Do girth dermal filler injections adversely directly impact blood pressure or increase risks of hypertension?

This is a common questions amongst individuals looking at phalloplasty and penis enhancement procedures. Please see 2 of our respected doctors answers below! To learn more or join in the conversation, please set up an account and participate in our forum!


Dr. Carney:

When girth is added to the penis via any sort of injectable or FFT, that enhancement occurs by adding the bulking agent into to the subcutaneous tissue “surrounding” the vascularized penile organ. The incredibly small capillaries located within the subcutaneous tissue are not affected by total body blood pressure – they are simply too minuscule and remote to be impacted. If you added additional girth augmentation later, our limitation is the degree of stretch within that subcutaneous tissue – not the penis organ. Human tissue is very stretchable with time. You just can’t force stretch it without risks.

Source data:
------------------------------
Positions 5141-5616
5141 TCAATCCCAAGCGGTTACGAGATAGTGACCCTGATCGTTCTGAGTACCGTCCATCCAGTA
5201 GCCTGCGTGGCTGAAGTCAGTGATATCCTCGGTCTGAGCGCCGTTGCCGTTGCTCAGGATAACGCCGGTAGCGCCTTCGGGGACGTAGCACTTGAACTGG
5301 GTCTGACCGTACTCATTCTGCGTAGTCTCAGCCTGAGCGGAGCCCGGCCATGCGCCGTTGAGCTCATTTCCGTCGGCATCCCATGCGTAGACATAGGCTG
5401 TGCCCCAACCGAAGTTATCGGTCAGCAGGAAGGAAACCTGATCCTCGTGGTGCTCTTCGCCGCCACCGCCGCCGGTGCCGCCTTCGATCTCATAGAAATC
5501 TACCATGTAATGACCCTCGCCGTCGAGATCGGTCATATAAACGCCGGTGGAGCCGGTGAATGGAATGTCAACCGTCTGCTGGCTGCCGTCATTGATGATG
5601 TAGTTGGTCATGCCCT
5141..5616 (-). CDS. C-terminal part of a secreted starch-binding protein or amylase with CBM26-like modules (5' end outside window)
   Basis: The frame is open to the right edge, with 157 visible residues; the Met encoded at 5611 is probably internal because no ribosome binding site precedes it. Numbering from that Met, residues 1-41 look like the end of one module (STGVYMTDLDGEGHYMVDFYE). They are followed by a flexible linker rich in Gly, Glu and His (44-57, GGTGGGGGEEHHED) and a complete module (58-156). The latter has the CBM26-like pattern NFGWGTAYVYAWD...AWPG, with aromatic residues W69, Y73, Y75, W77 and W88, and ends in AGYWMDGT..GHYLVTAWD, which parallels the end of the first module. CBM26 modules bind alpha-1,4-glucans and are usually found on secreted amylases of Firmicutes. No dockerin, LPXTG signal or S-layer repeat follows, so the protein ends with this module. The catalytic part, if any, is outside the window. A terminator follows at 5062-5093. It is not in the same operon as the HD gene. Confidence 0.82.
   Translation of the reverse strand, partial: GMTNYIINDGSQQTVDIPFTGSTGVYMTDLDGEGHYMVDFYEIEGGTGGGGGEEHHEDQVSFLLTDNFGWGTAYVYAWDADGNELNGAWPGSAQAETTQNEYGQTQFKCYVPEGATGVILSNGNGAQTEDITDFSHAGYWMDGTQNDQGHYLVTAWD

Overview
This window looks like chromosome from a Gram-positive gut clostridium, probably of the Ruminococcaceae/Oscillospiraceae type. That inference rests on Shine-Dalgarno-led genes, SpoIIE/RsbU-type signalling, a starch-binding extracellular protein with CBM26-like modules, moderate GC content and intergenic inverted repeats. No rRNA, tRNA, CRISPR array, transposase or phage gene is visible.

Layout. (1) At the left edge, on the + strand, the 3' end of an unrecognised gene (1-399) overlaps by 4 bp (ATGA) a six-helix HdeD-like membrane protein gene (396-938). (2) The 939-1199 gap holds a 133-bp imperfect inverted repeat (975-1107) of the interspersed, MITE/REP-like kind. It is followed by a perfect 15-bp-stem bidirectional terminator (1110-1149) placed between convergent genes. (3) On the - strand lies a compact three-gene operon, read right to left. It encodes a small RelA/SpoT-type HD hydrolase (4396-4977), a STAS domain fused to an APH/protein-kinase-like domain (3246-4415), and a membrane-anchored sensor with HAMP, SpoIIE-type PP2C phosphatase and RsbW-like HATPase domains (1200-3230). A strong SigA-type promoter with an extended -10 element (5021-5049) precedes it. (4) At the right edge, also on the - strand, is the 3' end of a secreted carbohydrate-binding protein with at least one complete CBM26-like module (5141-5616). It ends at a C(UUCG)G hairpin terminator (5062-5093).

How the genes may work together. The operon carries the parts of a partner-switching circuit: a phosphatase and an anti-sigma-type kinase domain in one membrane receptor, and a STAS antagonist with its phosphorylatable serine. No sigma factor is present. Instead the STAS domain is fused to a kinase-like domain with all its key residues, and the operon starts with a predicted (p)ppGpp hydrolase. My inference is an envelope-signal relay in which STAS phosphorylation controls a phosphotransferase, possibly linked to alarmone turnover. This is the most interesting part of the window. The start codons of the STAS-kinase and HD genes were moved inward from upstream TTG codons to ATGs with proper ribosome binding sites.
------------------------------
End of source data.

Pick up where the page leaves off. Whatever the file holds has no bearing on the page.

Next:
Your erection process to attain a full engorgement is an automated sealing process within the organ. If you provided increased blood force it won’t change the amount of blood provided to the penis as it locks itself closed once a full dose of blood is in place for optimal penetration size. Alas, high blood pressure tends to cause an opposite effect on men and their erections as veins in the body can and will harden from high blood pressure, resulting in erectile dysfunction symptoms from insufficient arterial blood flow. Remember, your penis is located on the very edge of your body. That means it gets lower priority of blood flow when resources are limited – as with patients exhibiting cold hands and feet.

Finally, some blood pressure medicines are notorious for triggering significant ED issues as they medicate the same sort of situation I just described. The hypertension drug we recommend patients not use for their blood pressure condition relative to penile performance is Propranolol. We’ve discovered it not only causes ED but also triggers penile fibrosis: the building block of Peyronie’s disease.